Wells Fargo & Co. (NYSE: WFC) reported its financial results for the second quarter on Wednesday that beat Wall Street estimates. The bank valued releases from its loan loss reserves at $1.6 billion in the recent quarter as the U.S. economy continued to claw its way out of the pandemic. Wells Fargo shares were unbothered in premarket trading.
Wells Fargo said its net income in the second quarter printed at $6.04 billion that translates to $1.38 per share. In the comparable quarter of last year, its net income was capped at $3.846 billion or $1.01 per share.
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The American multinational generated $20.270 billion of revenue in Q2 versus the year-ago figure of $18.286 billion. According to FactSet, experts had forecast the investment bank to post $17.757 billion of revenue and 98 cents of EPS.
Other prominent figures
Other notable figures in Wells Fargo’s earnings report on Wednesday include an 11% decline in net interest income that misses estimates. Non-interest income jumped 37% in the second quarter to top the FactSet consensus.
The San Francisco-based financial services firm’s consumer banking division was also upbeat in Q2 with a 14% annualised growth in credit card lending and a 40% increase in home lending. Revenue from corporate and investment bank, however, tanked 18% in the recent quarter as lower trading activity resulted in a 45% slide in markets revenue. This was partially offset by a 10% year over year increase in wealth management revenue.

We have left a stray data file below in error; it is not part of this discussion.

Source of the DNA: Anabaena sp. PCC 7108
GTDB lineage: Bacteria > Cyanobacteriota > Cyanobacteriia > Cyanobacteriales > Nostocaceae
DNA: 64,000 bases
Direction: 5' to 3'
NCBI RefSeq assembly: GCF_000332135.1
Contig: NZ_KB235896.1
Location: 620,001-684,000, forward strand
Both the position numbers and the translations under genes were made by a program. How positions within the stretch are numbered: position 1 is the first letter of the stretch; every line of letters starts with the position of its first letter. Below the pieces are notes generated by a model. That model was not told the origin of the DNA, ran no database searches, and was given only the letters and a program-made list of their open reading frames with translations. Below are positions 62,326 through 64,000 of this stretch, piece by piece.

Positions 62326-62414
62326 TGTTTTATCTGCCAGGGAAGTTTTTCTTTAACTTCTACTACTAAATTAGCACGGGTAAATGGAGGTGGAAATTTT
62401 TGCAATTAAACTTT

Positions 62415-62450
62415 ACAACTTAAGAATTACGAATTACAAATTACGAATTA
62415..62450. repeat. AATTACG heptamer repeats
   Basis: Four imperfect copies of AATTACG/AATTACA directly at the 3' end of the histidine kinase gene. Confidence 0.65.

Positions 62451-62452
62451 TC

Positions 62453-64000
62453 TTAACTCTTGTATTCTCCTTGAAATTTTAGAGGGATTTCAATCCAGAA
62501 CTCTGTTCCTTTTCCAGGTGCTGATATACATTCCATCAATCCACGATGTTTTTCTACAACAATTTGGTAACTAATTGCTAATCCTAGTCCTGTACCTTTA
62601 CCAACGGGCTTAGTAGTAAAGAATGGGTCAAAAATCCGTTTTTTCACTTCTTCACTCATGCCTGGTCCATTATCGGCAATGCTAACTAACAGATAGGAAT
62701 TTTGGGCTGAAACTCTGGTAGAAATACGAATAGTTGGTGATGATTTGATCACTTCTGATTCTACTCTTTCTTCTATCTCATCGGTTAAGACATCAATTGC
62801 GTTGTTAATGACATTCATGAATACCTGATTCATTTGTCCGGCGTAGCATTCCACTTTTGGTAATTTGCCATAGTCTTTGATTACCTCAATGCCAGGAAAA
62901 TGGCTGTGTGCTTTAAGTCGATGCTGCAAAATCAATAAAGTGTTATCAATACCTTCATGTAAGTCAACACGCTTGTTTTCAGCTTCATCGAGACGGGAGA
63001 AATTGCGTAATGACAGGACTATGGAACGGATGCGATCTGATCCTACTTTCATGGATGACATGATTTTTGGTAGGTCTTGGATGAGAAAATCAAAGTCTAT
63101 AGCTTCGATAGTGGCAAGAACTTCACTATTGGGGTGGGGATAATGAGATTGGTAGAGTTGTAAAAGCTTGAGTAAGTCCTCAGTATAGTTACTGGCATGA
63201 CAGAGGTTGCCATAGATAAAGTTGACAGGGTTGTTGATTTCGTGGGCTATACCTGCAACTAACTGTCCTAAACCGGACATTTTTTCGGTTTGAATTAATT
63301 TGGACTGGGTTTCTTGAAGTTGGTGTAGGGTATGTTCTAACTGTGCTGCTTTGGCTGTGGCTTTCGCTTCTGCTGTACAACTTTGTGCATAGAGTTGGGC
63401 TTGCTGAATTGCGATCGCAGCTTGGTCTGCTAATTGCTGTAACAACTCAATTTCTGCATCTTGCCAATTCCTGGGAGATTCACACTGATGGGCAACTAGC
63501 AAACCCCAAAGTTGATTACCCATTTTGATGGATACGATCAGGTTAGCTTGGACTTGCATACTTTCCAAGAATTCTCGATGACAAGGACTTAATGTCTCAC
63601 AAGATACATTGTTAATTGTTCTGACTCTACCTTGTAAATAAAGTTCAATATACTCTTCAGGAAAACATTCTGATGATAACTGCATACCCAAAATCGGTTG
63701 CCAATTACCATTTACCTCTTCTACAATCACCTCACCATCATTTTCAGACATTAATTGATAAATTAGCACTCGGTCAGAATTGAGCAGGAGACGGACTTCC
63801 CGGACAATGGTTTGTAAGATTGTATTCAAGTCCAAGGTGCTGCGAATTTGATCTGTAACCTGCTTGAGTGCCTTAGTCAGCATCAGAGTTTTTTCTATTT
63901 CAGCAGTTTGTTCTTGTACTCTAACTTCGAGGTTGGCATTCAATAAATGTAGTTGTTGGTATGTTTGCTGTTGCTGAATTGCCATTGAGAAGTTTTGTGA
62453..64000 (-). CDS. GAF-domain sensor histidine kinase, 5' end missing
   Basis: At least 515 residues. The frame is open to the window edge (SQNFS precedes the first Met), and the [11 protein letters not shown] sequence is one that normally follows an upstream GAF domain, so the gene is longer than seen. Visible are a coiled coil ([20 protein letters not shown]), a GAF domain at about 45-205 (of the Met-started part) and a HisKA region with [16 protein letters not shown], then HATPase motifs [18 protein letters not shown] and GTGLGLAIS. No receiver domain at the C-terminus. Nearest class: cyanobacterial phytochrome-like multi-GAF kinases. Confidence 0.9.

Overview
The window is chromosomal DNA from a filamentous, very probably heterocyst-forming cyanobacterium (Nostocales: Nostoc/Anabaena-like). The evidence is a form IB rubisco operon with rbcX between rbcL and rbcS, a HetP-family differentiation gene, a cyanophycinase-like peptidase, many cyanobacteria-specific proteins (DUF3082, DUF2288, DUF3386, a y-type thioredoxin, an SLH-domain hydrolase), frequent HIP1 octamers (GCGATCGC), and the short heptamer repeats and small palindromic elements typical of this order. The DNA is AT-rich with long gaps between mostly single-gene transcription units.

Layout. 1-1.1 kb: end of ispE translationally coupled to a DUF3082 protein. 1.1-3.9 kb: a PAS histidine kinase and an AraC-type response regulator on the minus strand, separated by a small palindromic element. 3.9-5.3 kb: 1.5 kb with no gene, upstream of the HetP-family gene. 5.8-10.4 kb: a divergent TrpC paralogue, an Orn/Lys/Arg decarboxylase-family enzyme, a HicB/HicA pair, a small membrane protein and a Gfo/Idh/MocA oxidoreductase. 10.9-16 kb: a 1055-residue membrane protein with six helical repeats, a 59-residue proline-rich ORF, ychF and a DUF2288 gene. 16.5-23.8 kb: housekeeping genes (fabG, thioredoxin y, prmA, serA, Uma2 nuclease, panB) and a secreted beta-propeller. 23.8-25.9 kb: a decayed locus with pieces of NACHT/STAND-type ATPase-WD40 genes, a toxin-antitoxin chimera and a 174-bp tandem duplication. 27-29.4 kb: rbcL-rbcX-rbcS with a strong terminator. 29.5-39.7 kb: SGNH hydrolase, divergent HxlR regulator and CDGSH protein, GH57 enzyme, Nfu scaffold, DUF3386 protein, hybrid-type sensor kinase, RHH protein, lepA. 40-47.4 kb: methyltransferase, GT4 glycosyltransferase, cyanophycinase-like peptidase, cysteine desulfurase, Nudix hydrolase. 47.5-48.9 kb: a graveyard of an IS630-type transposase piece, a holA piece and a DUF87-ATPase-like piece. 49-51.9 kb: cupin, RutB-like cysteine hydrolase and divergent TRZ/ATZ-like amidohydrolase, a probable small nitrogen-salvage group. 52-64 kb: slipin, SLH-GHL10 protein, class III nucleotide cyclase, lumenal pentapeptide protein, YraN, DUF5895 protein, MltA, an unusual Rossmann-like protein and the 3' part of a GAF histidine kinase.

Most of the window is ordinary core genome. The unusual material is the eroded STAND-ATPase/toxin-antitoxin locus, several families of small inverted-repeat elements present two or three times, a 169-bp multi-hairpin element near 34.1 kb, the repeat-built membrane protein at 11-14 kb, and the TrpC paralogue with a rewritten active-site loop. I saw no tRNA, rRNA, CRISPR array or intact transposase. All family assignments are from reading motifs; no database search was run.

Dividend and share repurchase
Wells Fargo passed the U.S. Federal Reserve’s stress tests last month and is now likely to double its Q3 dividend from 10 cents per share to 20 cents per share upon approval from the board. Through the second quarter of fiscal 2022 (next year), it intends to buy back roughly $18 billion of its own shares.
The earnings report comes a week after Wells Fargo said it was closing all existing personal lines of credit.
CEO Charlie Scharf’s remarks
Commenting on the earnings report, CEO Charlie Scharf said:
“Wells Fargo benefited from the continued economic recovery, strong markets that helped drive gains in our affiliated venture capital businesses, and our progress on improving efficiency, but the headwinds of low-interest rates and tepid loan demand remained.”
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